I have one ViewModel for enums handling (few entities in Entity Framework).

1) Philosophically, is it a good practice to use a SINGLETON PATTERN for this ViewModel, because it's widespread over all application and it's used on many places.

2) Isn't it a problem for ViewModel (and associated ObjectContext) to live for very long time?

Thank you!


This should probably be broken up into two separate questions, but I'll take a stab at both:

  1. No. There's no reason a ViewModel should be a Singleton. You actually WANT multiple instances (since each is going to vary) rather than a single instance that lives for the run of the application. Just because an object is widespread and is used frequently doesn't make it a good candidate for a singleton...it just means that it's a good object.

  2. ViewModels should not have a very long lifetime (another reason you don't want a singleton). In MVVM, the lifespan of a given ViewModel would be as long as the user has the window open and finishes their changes.

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    Hi Justin, thank you. One question... I have 3-4 windows and their content needs to be synchronized. It needs some effort to do that. I thought, if I had one ViewModel as a singleton, this pattern would automatically rebind few DataContexts... – Cartesius00 May 31 '11 at 13:57
  • A singleton would be shared not only by all "windows" but also by all users - do you really want that? – Hans Kesting May 31 '11 at 14:01
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    it is still possible to use the same instance in these four windows, you don't need a singleton for that. – L-Four May 31 '11 at 14:07
  • you need a session scoped instance. – Woot4Moo May 31 '11 at 14:18
  • it depends on your application, how is it structured? Do you use multiple modules, like in prism? Do you use injection? How do you create the views and viewmodels? Normally, you could create one instance of your viewmodel, and just set the datacontext of each window to this instance. But you could create a different viewmodel for each window (Window1ViewModel, Window2ViewModel), and each of them has a property that points to the same common instance of CommonViewModel. There are a lot of possibilities. – L-Four May 31 '11 at 14:20

Having a singleton ViewModel is entirely valid in specific cases. One example I have used multiple times is a SettingsViewModel. Which needs to be accessed globally by multiple systems within the app. My Settings Model on creation loads up settings from a file, the ViewModel allows me to bind to modify those settings. The singleton allows me to globally access those settings where I need instead of passing them around as parameters.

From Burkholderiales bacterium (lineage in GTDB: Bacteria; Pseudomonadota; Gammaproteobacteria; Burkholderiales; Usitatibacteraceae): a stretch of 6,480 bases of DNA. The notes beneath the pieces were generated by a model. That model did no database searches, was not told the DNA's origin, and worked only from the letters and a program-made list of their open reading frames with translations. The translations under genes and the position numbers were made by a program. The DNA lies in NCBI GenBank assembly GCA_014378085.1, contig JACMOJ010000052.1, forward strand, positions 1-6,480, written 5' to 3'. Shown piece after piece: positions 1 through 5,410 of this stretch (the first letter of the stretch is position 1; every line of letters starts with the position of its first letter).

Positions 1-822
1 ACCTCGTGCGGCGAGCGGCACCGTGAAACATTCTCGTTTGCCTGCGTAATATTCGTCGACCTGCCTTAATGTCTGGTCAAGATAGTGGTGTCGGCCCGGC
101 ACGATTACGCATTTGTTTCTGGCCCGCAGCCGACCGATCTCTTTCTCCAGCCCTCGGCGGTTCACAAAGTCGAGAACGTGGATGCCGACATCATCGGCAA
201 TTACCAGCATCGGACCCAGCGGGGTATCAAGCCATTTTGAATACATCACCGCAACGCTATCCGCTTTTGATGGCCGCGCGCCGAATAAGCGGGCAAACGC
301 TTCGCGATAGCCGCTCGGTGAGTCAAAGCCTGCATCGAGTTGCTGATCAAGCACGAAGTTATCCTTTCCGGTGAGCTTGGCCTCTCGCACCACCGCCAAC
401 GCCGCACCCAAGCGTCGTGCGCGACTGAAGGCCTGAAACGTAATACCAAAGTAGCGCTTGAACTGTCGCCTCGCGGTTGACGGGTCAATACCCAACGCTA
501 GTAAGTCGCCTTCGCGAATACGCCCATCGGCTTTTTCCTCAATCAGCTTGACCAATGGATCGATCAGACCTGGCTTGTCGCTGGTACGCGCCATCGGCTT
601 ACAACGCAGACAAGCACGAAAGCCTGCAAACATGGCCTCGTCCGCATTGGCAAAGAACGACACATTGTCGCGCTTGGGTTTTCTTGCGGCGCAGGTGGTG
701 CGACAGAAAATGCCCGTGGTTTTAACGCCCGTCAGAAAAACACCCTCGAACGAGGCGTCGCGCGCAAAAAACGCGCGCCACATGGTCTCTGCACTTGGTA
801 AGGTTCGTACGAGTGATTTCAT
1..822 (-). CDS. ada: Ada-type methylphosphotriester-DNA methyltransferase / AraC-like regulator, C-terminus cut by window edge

Entirely valid, in this case.

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    IMO, in your description, it sounds like the Model is the singleton, not the ViewModel. Normally the view model is the glue between a view instance and the Model instance. A view model would not normally store state scoped outside the View it is attached to, it should only control functionality. – Allan Jun 21 '16 at 5:31

The objects only live on the stack as long as the garbage collectors deems them to be necessary. Philosophically no it is not a good idea to use Singleton as it breaks encapsulation. See article: Singleton antipattern

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As Justin mentioned, it seems unlikely you'll need your ViewModels to follow the Singleton Pattern. However, as you mentioned, View Models are used throughout the system. Consider pulling common functionality into base classes (if you like inheritance) and/or pull reusable components into objects to take advantage of composition.

An easy way to start this is all the lines of Josh Smith's ViewModelBase and a typical ViewModel's usage of INotifyPropertyChanged.

Give that code a look here: http://mvvmfoundation.codeplex.com/

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1) don't do it. see MVVM ViewModels Singleton 2) I don't think it's a good idea to have a viewmodel coupled to an object context. It should be just a viewmodel, providing data to a view; but not tightly coupled to any data persistance technology. Instead, inject services that take care of this, so you can mock them.

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